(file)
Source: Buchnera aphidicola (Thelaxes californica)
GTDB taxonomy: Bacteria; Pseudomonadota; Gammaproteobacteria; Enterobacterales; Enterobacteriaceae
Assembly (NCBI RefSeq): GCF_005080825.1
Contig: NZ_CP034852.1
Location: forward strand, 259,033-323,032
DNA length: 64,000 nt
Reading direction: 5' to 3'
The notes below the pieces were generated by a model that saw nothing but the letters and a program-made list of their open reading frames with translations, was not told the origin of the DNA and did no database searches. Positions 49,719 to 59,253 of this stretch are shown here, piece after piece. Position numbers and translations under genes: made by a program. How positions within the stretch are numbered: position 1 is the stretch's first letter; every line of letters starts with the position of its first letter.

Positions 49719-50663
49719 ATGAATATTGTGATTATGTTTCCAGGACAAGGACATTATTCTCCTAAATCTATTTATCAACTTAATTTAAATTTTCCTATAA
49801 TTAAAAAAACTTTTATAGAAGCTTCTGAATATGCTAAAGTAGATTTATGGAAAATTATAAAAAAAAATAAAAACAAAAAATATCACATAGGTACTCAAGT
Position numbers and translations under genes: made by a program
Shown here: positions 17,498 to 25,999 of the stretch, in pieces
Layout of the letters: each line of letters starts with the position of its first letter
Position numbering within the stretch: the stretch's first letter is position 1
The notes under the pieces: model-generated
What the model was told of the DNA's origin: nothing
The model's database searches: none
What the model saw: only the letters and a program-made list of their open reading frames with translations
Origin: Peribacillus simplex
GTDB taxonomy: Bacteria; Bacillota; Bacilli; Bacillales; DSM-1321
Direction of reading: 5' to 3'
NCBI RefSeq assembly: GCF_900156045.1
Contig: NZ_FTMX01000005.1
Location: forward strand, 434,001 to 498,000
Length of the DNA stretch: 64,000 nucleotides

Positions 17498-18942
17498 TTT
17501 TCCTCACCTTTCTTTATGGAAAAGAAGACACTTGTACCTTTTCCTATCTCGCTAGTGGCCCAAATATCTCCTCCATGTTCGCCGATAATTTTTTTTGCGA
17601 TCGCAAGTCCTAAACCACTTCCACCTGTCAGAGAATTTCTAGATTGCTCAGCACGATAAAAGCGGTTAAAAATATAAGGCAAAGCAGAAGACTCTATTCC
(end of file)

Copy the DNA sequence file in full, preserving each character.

Source: Buchnera aphidicola (Thelaxes californica)
GTDB taxonomy: Bacteria; Pseudomonadota; Gammaproteobacteria; Enterobacterales; Enterobacteriaceae
Assembly (NCBI RefSeq): GCF_005080825.1
Contig: NZ_CP034852.1
Location: forward strand, 259,033-323,032
DNA length: 64,000 nt
Reading direction: 5' to 3'
The notes below the pieces were generated by a model that saw nothing but the letters and a program-made list of their open reading frames with translations, was not told the origin of the DNA and did no database searches. Positions 49,719 to 59,253 of this stretch are shown here, piece after piece. Position numbers and translations under genes: made by a program. How positions within the stretch are numbered: position 1 is the stretch's first letter; every line of letters starts with the position of its first letter.

Positions 49719-50663
49719 ATGAATATTGTGATTATGTTTCCAGGACAAGGACATTATTCTCCTAAATCTATTTATCAACTTAATTTAAATTTTCCTATAA
49801 TTAAAAAAACTTTTATAGAAGCTTCTGAATATGCTAAAGTAGATTTATGGAAAATTATAAAAAAAAATAAAAACAAAAAATATCACATAGGTACTCAAGT
Position numbers and translations under genes: made by a program
Shown here: positions 17,498 to 25,999 of the stretch, in pieces
Layout of the letters: each line of letters starts with the position of its first letter
Position numbering within the stretch: the stretch's first letter is position 1
The notes under the pieces: model-generated
What the model was told of the DNA's origin: nothing
The model's database searches: none
What the model saw: only the letters and a program-made list of their open reading frames with translations
Origin: Peribacillus simplex
GTDB taxonomy: Bacteria; Bacillota; Bacilli; Bacillales; DSM-1321
Direction of reading: 5' to 3'
NCBI RefSeq assembly: GCF_900156045.1
Contig: NZ_FTMX01000005.1
Location: forward strand, 434,001 to 498,000
Length of the DNA stretch: 64,000 nucleotides

Positions 17498-18942
17498 TTT
17501 TCCTCACCTTTCTTTATGGAAAAGAAGACACTTGTACCTTTTCCTATCTCGCTAGTGGCCCAAATATCTCCTCCATGTTCGCCGATAATTTTTTTTGCGA
17601 TCGCAAGTCCTAAACCACTTCCACCTGTCAGAGAATTTCTAGATTGCTCAGCACGATAAAAGCGGTTAAAAATATAAGGCAAAGCAGAAGACTCTATTCC